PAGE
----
In Boehm v. Commissioner of Internal Revenue, 326 U.S. 287, 293, 66 S.Ct. 120, 124, 90 L.Ed. 78, the Supreme Court stated:

"* * * The circumstance that the facts in a particular case may be stipulated or undisputed does not make this issue any less factual in nature. The Tax Court is entitled to draw whatever inferences and conclusions it deems reasonable from such facts. (Emphasis supplied.)

Section 22(a) Internal Revenue Code, 1939 as amended by Section 1, Public Salary Tax Act of 1939, c. 59, 53 Stat. 574 defines "gross income" as including gains, profits and income derived from "salaries * * * also from interest * * * dividends * * * or gains or profits and income derived from any source whatever * * *." Section 22(e) provides that "Distributions by corporations shall be taxable to the shareholders as provided in section 115." Section 115 as amended by Section 166 of the Revenue Act of 1942, c. 619, 56 Stat. 798 defines "dividend" to mean "any distribution made by a corporation to its shareholders, whether in money or in other property, (1) out of its earnings or profits accumulated after February 28, 1913, or (2) out of the earnings or profits of the taxable year * * without regard to the amount of the earnings and profits at the time the distribution was made. * * *" The pertinent provisions of Treasury Regulations 111, Section 29.115-1, promulgated under the Internal Revenue Code of 1939, define the term "dividend" in substantially the same language. Section 61(a) and § 316(a) are the corresponding provisions in the Internal Revenue Code of 1954 and are substantially the same as § 22(a) and § 115(a) of the 1939 Code.

Out of the numerous cases which have been focused upon financial transactions between corporations and their shareholders, there has evolved a body of law which has given vitality to the taxing statutes under consideration. In determining the character of a corporate payment to shareholders, the courts, in looking through form to substance, have established certain criteria in determining the practical effect of such disbursements. Thus, the fact that there has been no formal declaration of dividend, or that there has been no general distribution among all shareholders, is of no import in determining the true nature of the payment.1 Receipts through diversion or conversion of corporate earnings and profits may be taxed as "constructive dividends."2 Furthermore, corporate payments to third parties at the direction of shareholders, or in discharge of their personal debts and liabilities, have been ruled to be in the nature of constructive dividends, constructively received by shareholders.3 The motive, or expressed intent of the corporation is not determinative, and constructive dividends have been found contrary to the expressed intent of the corporation.4 The courts, as arbiters of the true nature of corporate payments, have consistently used as a standard the measure of receipt of economic benefit as the proper occasion for taxation.5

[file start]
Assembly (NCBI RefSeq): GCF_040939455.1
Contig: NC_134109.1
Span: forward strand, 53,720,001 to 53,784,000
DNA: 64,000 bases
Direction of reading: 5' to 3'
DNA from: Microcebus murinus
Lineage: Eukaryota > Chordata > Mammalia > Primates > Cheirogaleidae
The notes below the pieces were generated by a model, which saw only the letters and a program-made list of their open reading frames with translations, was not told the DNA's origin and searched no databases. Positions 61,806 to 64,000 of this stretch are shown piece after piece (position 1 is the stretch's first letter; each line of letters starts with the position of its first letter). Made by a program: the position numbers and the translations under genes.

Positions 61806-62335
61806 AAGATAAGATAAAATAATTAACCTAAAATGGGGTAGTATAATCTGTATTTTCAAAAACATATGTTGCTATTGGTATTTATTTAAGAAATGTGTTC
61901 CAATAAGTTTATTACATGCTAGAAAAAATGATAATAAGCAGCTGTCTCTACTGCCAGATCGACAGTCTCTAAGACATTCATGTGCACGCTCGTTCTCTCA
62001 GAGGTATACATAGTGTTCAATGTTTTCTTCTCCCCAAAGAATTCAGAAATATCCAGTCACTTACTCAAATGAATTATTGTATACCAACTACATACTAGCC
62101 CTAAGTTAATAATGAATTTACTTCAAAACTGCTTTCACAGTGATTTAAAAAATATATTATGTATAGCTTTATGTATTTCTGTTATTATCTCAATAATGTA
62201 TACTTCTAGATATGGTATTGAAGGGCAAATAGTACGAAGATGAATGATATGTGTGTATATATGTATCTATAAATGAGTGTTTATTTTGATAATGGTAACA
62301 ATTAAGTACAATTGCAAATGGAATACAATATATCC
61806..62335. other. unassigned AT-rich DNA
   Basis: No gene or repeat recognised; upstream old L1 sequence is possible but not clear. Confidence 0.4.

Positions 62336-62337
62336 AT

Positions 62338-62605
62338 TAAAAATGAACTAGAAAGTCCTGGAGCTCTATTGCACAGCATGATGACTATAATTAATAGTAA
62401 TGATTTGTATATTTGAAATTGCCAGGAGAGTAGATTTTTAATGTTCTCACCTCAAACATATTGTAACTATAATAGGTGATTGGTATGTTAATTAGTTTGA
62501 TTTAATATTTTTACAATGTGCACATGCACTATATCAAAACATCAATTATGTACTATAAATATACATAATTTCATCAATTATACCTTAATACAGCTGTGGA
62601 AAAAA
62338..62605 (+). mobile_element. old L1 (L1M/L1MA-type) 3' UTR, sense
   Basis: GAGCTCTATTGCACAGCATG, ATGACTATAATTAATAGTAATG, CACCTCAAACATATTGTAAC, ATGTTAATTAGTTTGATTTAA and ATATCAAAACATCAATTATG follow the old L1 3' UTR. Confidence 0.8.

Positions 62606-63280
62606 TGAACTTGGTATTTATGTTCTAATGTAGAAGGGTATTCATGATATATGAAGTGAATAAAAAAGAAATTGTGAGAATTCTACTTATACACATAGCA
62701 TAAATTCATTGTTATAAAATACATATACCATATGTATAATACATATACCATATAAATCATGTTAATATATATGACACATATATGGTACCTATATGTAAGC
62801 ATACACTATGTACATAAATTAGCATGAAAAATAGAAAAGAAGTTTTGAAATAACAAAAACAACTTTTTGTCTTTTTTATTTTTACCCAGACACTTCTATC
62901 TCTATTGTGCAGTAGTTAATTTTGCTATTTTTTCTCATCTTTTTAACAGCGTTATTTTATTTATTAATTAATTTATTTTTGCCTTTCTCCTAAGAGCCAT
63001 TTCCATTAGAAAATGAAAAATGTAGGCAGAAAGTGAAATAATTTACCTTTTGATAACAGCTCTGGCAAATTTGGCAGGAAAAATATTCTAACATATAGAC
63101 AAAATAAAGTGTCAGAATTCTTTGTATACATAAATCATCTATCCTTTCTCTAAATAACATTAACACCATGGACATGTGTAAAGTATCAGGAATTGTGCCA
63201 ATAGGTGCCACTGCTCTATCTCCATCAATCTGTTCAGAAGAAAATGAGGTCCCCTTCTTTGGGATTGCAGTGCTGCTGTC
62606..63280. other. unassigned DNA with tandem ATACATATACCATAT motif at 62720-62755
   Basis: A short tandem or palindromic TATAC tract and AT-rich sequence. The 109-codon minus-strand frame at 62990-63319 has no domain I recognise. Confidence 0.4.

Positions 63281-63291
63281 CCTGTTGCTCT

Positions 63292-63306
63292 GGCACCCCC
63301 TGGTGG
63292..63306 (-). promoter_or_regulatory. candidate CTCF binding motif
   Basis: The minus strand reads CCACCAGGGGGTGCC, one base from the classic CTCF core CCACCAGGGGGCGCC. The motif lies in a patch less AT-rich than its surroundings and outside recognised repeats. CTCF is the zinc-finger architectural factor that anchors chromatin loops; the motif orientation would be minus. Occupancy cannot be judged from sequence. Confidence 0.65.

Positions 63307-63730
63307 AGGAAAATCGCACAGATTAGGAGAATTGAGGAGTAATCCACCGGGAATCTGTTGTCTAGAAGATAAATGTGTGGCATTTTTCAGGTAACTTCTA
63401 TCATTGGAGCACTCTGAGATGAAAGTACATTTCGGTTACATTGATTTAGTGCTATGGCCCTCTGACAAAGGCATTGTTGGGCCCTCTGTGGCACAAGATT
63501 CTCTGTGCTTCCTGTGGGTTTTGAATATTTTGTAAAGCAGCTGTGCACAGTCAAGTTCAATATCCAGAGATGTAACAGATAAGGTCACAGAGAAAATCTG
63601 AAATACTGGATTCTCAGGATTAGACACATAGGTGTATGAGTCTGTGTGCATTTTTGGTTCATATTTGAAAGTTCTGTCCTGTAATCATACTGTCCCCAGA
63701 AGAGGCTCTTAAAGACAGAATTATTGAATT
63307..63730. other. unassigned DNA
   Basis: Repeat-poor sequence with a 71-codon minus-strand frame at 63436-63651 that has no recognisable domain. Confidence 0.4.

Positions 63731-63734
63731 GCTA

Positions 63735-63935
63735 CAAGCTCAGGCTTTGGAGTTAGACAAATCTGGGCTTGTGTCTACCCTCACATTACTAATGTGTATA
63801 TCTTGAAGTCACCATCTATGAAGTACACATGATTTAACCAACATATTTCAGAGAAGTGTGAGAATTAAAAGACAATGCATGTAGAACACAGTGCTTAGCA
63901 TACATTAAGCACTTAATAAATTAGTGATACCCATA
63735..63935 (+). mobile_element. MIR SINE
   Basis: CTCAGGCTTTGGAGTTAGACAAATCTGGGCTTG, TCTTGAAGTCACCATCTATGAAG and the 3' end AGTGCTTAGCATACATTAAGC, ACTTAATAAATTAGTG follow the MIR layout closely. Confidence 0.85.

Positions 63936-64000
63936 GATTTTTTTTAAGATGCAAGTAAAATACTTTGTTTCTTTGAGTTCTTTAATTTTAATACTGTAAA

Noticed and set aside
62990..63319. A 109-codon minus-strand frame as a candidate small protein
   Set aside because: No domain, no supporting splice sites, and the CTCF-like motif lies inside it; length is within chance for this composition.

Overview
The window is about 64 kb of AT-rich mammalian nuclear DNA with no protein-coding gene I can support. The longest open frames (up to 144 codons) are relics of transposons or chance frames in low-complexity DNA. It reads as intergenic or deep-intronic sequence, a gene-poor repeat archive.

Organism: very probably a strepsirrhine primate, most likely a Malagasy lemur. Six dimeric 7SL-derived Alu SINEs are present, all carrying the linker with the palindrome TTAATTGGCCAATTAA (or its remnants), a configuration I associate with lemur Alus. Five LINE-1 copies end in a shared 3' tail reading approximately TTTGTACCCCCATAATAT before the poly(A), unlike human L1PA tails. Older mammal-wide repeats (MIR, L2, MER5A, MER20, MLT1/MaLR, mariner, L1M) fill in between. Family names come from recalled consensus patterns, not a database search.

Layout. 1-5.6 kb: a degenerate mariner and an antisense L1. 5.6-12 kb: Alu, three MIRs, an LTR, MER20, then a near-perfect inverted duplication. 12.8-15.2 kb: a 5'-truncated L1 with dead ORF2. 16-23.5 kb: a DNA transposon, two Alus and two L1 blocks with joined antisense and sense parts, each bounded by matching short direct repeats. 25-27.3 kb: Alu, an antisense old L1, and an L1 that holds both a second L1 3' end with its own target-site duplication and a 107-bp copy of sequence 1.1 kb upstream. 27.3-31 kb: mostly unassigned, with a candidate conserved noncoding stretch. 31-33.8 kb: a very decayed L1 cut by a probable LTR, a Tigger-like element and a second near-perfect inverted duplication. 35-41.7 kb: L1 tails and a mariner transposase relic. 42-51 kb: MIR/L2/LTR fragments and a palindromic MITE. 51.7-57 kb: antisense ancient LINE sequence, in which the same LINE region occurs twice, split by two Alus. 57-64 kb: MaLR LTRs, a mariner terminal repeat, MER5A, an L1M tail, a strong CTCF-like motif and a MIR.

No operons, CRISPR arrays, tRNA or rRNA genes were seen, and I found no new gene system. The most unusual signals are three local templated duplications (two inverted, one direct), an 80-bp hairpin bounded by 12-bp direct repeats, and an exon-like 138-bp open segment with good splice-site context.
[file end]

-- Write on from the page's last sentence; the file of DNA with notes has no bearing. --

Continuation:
With the foregoing constituting a guide, it is evident that the decision of the Tax Court is not clearly erroneous, indeed, we are convinced that the undisputed facts compel the result reached by that court. The requirements of the statute are satisfied. There was a distribution of money by Shu-Stiles, Inc., for the benefit of petitioner, its principal...